Bottom Shelf & Crisper Drawers

The fridge project saga reaches its epic conclusion! It was a long, hard struggle to get here, one requiring culinary ingenuity and a superhuman tolerance for sniffing the mysterious contents of plastic containters, but 2009 can begin now in earnest with acres of shelf space and systems in place that should keep things tidy for at least, oh, one or two weeks.

Suit up team, we're going in! If I'm not back in one hour...

Suit up team, I'm going in! If I'm not back in one hour...

The bottom shelf was without doubt the scariest part of this whole ordeal. Cut off from light by the shelves above, the bottom shelf was a dark and crowded place crammed end-to-end with leftovers and whatever is left after leftovers move on to the next world. Almost the entire bottom shelf went straight into the compost. It was a much-needed mercy-composting for these containers, a good half of which were Thanksgiving leftovers. (I know, right? YUCK! I swear there’s a black hole back there that things disappear into, only to reemerge weeks later.)

Won't you put us out of our misery?

Won't you put us out of our misery?

The crisper drawers were more fruitful, offering up a Ziploc full of spiced wine syrup to freeze for some future ice-cream-topping extravaganza as well as non-rotten produce in the form of oranges, apples, carrots, fennel, parsley, and a daikon radish. The bounty from the drawers kept us in side dishes all week with Balsamic Roasted Fennel, Roasted Carrots with Parsley, Homemade Applesauce, and Carrot-Daikon Salad with Sesame Seeds (recipe follows). Still more carrots, parsley, and the orange zest and juice went into an unfortunately hideous crock pot carrot soup that I will write more about later.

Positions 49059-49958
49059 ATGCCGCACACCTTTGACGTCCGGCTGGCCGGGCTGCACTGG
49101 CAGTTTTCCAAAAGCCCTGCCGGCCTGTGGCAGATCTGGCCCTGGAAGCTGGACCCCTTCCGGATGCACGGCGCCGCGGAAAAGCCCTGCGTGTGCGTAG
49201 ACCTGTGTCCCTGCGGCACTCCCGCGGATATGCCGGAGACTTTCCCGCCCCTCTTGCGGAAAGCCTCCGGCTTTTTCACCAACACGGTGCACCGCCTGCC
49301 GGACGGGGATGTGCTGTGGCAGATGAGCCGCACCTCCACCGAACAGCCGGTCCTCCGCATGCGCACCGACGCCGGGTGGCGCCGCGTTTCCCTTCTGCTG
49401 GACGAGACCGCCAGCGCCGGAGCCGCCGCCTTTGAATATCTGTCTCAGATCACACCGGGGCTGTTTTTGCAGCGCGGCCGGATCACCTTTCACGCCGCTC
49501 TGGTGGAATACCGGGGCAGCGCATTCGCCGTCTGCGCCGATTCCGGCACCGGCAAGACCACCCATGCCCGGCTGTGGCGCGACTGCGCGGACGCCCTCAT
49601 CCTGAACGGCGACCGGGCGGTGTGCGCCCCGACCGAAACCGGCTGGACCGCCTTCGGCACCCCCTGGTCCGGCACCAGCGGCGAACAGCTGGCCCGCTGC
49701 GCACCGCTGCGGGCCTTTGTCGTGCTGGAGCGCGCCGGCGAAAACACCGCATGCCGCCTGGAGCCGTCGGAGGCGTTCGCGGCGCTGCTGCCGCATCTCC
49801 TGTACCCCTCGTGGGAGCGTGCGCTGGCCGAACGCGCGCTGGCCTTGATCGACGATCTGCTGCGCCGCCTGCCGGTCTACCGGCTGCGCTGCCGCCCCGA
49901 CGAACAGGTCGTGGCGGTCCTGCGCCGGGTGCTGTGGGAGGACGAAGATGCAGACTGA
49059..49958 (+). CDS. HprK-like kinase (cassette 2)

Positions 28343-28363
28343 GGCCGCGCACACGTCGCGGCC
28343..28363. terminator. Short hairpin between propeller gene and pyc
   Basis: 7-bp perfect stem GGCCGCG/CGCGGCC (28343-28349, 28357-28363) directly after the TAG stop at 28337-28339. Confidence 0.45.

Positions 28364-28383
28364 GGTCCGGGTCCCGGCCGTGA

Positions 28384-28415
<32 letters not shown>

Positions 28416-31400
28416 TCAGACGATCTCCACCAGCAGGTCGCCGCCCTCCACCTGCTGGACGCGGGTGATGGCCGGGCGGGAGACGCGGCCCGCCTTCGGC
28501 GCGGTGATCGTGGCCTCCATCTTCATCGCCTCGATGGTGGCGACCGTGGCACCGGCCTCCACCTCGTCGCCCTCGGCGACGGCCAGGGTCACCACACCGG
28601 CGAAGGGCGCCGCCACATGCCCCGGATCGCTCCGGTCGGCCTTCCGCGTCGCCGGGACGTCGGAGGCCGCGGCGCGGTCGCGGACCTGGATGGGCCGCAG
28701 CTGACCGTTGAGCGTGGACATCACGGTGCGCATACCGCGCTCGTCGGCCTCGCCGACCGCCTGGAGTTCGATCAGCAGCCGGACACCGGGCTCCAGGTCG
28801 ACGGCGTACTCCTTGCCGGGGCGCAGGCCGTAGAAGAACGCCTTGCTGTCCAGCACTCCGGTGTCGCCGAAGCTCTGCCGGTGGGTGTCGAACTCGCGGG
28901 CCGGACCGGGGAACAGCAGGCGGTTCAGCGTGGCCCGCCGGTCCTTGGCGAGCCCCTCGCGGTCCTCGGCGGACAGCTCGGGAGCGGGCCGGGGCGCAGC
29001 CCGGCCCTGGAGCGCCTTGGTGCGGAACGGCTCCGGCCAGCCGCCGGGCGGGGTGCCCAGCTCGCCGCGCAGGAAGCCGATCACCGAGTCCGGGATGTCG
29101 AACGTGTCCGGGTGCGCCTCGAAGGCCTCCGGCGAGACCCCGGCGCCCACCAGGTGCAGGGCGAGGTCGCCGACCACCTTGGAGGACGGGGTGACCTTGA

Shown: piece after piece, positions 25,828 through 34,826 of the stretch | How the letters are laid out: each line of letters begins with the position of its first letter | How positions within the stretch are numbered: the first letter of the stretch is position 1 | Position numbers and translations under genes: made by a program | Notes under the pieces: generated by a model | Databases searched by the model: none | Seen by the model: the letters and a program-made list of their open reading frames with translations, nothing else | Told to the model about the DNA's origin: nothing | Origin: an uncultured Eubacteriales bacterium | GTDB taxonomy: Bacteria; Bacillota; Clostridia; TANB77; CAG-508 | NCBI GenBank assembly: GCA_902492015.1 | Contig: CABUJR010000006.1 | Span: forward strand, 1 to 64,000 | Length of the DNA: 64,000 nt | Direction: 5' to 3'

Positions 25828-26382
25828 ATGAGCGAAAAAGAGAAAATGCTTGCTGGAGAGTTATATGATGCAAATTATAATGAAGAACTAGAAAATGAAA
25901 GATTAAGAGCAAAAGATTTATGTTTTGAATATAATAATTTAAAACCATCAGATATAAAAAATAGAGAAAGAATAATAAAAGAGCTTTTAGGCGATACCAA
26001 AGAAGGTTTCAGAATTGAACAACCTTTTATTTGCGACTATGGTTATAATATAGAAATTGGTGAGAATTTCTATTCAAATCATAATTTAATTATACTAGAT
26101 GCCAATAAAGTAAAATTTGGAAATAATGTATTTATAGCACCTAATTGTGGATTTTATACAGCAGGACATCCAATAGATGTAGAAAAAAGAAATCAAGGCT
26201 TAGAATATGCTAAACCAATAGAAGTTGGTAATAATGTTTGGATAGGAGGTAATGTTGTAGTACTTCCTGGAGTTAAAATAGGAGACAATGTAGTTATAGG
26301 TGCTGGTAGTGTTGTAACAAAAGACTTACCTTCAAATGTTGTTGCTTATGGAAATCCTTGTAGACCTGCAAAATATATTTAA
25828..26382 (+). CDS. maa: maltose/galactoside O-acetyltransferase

Roasted carrots, balsamic roasted fennel, carrot and daikon salad, baked beets and onion with horseradish sauce, lentil-spinach crock pot curry, and quinoa

Roasted carrots, balsamic roasted fennel, carrot and daikon salad, baked beets and onion with horseradish sauce, lentil-spinach crock pot curry, and quinoa

And with that, the fridge was complete. Emptied, reshuffled, reorganized, and ready to go. Let’s make 2009 the Best Fridge Year Ever! YAY!

New Year's Project complete!

New Year's Project complete!

Top Shelf
Middle Shelf & Door

Carrot and Daikon Salad with Sesame Seeds

1 large daikon radish (about 4-5 inches), peeled and grated
2-3 large carrots, peeled and grated
4 T. rice vinegar
1 t. salt
2-3 t. sugar or to taste
1 t. dark toasted sesame oil
Black and white toasted sesame seeds for garnish (optional)

Place the grated vegetables in a bowl, sprinkle with salt, mix well, and let sit for 30 minutes. Squeeze veggie mixture to drain it well. Dissolve the sugar into the rice vinegar and stir in the sesame oil. Top veggie mixture with the dressing, toss well to coat. Refrigerate overnight. Before serving, sprinkle each serving with a mixture of black and white toasted sesame seeds.

Summer soup

Ah, summer in San Francisco.

I arrived home last week after a long visit to New York. (My trip is one reason this blog has gotten hopelessly out of date!) After a couple of weeks of skirts and sandals and other wispy pieces of actual summer clothing, it was a shock to return to a Bay Area August, full of fog and the kind of grim cold that lingers in the corners of the apartment, even when I have the heater going full blast. It was such a nice surprise that my new flannel pajamas had arrived while I away. Flannel pajamas in August. Only in San Francisco.

But this interesting intersection of season and weather does have one terrific silver lining, and that’s Summer Soup. A nice warm bowl containing all the produce bounty of summer, and a nice chilly day to enjoy it on!

Summer Soup with Vegan Pesto

When I saw how full of produce the fridge and counter were when I got home, I defrosted my most delicious scrap stock as a base (the delicious batch IV stock that Duck couldn’t stop sipping straight), and put together some summer soup. I tend to have trouble making soup without a recipe, trouble that takes the form of lackluster flavor, but I wanted to make a soup that would use up all the veggies I had already, not the veggies a recipe wanted me to use.